Most consumer brands are in the process of experimenting how to utilize the mobile channel in the best possible way. Many have a quite limited experience of the mobile and the obvious answer seems to be app stores and apps. Even being the phenomena driving the development and being the by far most massive mobile success story in years, investing in apps may turn out to be quite a disappointment. The issues are that the space is quite crowded, you have to invest over and over again to cover all different operating systems and most importantly the majority of the apps generate a rather limited usage. Most apps are unfortunately a waste of money but do you still dare to say no?
The Canadian newsstand platform service provider and publisher Mygazines announced a few days ago the launch of a Universal Mobile Interface. It may not fully be in line with the general UMI definition, nevertheless the basic thinking is the same. “We want to allow our publisher’s content to be accessible anywhere and everywhere,” says Yoav Schwartz, CEO of Mygazines, Toronto, in an interview by Chris Harnick in the Mobile Marketer. Yoav Schwartz continues: “If a person receives an email with a link to the latest issue of Relevant, then he or she can click on that link and open the magazine on whatever device they want – you can’t do that with an app.” “If I’m a publisher and sending out e-delivery to my subscribers, I want them to start engaging right away. With a traditional app, it’s up to the user to then either download or install an app or visit the app to access the content.” “Apps are great, don’t get me wrong, but they’re a closed environment.” Mygazines dares to say no.
Mygazines clearly supports the basic thinking behind the UMI concept. We can expect their approach to become quite successful within the online publishing arena and to be followed by others. This in not a battle between apps and UMIs, both will become successful on their own merits. For those that want a very efficient way to reach all mobile phone users not bothering about different mobile operating systems and high development costs the UMI approach should be carefully considered as an alternative to apps.
So what can we then conclude from this years big European mobile event? The most striking is probably that there was not any big news or underlying trends. It seems like the main movements already spotted, are just even more pronounced.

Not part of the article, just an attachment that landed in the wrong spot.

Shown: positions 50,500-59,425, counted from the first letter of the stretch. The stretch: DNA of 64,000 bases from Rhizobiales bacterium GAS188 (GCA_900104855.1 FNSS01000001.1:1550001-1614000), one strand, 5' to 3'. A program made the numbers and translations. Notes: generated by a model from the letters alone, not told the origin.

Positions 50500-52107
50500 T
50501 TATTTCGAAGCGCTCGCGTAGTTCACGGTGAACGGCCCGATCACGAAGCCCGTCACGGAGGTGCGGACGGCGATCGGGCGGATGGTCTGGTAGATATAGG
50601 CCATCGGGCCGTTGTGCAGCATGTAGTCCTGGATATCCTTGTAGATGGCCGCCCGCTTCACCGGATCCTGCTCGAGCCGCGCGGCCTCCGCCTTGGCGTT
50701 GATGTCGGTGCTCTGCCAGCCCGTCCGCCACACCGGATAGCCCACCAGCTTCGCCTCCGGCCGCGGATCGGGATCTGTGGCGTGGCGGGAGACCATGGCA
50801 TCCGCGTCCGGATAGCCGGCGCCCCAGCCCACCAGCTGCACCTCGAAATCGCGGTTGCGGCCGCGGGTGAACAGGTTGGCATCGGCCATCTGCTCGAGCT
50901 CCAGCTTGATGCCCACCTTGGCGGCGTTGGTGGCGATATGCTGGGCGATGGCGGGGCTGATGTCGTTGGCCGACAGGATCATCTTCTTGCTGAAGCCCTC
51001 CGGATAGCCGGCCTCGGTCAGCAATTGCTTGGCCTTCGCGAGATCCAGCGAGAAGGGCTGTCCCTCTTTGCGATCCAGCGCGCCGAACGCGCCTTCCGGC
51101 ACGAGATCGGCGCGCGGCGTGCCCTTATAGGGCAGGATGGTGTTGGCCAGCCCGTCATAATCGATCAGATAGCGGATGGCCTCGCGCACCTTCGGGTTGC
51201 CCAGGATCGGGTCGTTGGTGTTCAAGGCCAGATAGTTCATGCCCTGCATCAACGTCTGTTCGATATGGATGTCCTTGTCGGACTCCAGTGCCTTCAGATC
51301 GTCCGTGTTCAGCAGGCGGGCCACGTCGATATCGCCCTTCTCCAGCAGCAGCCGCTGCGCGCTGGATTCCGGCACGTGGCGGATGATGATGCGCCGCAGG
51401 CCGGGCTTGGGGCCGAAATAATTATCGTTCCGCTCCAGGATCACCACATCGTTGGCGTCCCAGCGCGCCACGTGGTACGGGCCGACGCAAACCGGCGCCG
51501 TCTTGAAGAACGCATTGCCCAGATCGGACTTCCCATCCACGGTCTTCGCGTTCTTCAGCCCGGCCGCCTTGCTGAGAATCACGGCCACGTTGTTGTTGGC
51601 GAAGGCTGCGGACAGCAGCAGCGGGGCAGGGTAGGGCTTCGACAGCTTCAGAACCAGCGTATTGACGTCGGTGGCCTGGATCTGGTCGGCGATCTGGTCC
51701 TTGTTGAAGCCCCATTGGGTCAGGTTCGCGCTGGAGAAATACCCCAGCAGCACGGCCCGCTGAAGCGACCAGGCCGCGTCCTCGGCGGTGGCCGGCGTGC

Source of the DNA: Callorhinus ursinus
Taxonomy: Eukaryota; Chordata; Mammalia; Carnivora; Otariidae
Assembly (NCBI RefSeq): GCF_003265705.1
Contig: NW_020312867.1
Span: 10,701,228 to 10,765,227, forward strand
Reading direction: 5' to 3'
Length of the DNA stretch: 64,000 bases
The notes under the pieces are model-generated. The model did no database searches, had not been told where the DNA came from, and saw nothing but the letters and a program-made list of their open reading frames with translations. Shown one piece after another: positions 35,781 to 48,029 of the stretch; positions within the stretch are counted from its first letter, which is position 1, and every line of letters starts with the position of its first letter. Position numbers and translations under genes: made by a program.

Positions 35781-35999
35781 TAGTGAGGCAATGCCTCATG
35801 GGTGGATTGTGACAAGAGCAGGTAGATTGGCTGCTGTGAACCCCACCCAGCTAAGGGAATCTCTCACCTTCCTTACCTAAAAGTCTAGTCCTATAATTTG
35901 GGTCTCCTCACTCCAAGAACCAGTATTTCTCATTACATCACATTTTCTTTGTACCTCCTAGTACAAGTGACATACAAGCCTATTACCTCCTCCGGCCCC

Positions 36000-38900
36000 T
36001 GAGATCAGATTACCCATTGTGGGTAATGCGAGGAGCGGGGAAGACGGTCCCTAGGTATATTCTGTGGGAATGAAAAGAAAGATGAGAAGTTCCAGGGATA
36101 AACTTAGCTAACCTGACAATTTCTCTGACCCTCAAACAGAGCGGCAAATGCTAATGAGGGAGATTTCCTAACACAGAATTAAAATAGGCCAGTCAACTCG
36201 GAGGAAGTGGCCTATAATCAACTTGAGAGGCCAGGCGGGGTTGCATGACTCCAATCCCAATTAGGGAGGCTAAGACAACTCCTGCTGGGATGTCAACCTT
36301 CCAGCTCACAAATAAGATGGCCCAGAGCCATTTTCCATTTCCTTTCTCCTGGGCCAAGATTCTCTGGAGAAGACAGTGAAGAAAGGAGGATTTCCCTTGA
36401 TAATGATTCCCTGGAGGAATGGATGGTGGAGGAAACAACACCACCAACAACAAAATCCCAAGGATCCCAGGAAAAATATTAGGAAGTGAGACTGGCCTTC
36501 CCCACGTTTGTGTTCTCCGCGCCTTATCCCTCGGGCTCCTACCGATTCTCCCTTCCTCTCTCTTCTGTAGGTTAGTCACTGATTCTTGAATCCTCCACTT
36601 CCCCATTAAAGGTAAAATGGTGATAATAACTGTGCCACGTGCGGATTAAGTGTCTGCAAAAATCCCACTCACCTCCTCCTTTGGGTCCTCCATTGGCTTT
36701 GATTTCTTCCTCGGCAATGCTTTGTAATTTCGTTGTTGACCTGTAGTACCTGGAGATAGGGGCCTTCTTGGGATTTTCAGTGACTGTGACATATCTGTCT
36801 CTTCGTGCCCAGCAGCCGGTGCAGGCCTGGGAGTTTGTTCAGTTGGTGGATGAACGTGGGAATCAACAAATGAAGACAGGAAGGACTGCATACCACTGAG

The app mania is continuing. However, there are now a number of companies addressing the issues with the approach, offering tools for cost efficient development of apps and somewhat trying to overcome the problem with development for each individual OS. The next phase that may be seen, if you look carefully, is that the apps will decrease in importance replaced by better mobile browsers in combination with better services in the cloud.
The developing countries stand for the majority of the growth of the overall mobile penetration. According to ITU we will pass 5 billion mobile phoneusers worldwide during 2010. Even if this is a European event a strong interest and targeted products for developing countries could be seen. With the majority of the world’s mobile phone users in emerging markets this will certainly influence the industry focus and hopefully also drive innovation globally.
And then we have the Microsoft launch of Windows Phone 7 Series which seems to have been recognised more in the media compared to at the congress itself in Barcelona, where few did seem to care so much. Microsoft certainly knows how run the PR. It’s a bit early to judge Windows Phone 7 Series but it looks like we get just another OS, further fragmenting the market. It looks nice but may follow the general rule: the nicer the UI the more of a closed environment.
The number of phones running on Android is growing but to announce Andriod as a clear winner that will solve the OS enigma is not only premature but will probably not happen. We have for instance the announcement of the Nokia and Intel cooperation regarding MeeGo. The operating system war will continue and those that hoped for common standards etc. will just have to wait a bit longer, quite a bit longer. The operating system jungle is here to stay.
There’s a lot of tension in the market and it is clear that there’s not room for all. It will be quite interesting to follow the development in a market where all are so dependant on each other and cooperate at the same time as all are competing. This time we had announcements like the one from the Vodafone CEO Vittorio Colao warning about Google and other companies dominating parts of the mobile value chain and even suggesting that the regulator should interfere. When did Vodafone all of a sudden become so pro regulation?
In conclusion, there was not a lot of news or surprises this time. It’s however clear that the industry has gained some momentum compared to last year. There will be a lot happening in the market but presently the established players seem to think that everything will continue more or less as today not recognizing that the mobile is just another Internet access point.